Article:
Always. I was writing stories of bunny rabbits when I was 5. I remember my mother asking me how I knew to put quote marks around dialog, and I just said that that’s how I had seen it done, so I just copied that. I wrote my first novel at 12 (I had graduated from bunny rabbits to horses by then). Not writing was never even a consideration, although for many years it languished after I got married and concentrated on work and family. Once the kids were most of the way through school, I went back to it and wrote my first adult novel. The next book was my first historic (western) romance. I wrote in longhand then, and had sent the manuscript to my mother to type up for me. Unbeknownst to me, she floated it to an agent she knew who agreed to represent me and we were off to the races. There was a huge amount of serendipity to it all, and I feel very fortunate to now have 10 books out there, but it also feels very natural, as if it couldn’t have gone any other way.

Q: What inspires you and influences what and how you write?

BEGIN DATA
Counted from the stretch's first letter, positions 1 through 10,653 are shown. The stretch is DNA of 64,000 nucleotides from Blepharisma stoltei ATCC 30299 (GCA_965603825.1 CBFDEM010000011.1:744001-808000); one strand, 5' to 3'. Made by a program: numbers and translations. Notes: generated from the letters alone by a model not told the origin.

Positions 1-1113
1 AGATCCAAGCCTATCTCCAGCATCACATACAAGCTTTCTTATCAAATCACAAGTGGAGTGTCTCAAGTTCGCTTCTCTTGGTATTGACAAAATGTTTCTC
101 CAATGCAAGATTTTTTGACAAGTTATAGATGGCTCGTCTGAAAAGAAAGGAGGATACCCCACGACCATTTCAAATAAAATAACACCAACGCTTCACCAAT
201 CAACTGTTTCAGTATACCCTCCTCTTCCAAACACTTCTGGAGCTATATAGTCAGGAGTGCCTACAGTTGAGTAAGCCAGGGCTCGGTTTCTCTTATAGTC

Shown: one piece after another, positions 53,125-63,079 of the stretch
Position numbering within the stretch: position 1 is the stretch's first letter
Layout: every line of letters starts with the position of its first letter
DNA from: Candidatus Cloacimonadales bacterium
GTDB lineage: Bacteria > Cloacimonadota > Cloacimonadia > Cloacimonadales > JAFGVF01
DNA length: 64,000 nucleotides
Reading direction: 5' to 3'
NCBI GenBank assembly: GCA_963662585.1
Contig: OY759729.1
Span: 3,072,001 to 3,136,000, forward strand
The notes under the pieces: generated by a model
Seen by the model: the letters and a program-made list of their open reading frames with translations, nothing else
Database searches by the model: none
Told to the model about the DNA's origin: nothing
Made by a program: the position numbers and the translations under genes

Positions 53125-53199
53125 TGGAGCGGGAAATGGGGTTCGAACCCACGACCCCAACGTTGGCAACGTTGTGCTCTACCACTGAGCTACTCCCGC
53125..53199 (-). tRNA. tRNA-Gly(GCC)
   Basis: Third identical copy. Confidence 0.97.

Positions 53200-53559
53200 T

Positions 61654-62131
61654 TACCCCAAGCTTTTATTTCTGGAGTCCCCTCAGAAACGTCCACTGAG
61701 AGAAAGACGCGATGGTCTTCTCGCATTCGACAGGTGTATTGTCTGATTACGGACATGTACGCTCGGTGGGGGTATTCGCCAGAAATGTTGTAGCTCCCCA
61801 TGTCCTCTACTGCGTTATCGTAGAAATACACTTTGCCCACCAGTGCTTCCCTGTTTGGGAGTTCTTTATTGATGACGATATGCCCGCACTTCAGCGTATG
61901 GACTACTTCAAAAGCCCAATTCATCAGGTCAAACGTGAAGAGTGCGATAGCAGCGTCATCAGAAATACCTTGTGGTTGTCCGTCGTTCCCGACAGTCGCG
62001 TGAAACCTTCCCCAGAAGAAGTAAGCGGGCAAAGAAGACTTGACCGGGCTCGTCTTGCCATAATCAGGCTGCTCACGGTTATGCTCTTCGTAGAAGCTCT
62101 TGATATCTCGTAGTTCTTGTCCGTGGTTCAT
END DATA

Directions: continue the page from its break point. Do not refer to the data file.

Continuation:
I get inspiration in a lot of very different ways, but I’m open to it in all its guises. I may see a homeless man on the street with a sign saying, “Homeless Vet,” and know there’s a story there that just needs to be teased out. Sometimes I am just struck by the bare kernel of a story—a half-breed woman trying to find her place in the west, a woman who tours a restored German work camp and has a spontaneous past-life regression, a man chasing horse thieves with a recalcitrant teenager for a partner. I got the idea to write my latest book, the biography of my aunt who was an Army nurse during World War II and a prisoner-of-war, just because I was thinking about her on Veteran’s Day. I actually dreamed the premise for my spiritual novel, Goddess Rising, and for days afterward, big chunks of full-fledged story and dialog would just drop into my brain. Because these ideas seem to flit through my head without warning, I’m always jotting notes on whatever scraps of paper I have at hand so as not to lose the essence. And, because I’m inspired by such varied thoughts and ideas, each story is markedly different than the last. I’ve written action/adventure, romance, fantasy, spiritual, satire and biography. I never want to tell the same story twice and I refuse to do sequels, even though kind readers have requested them.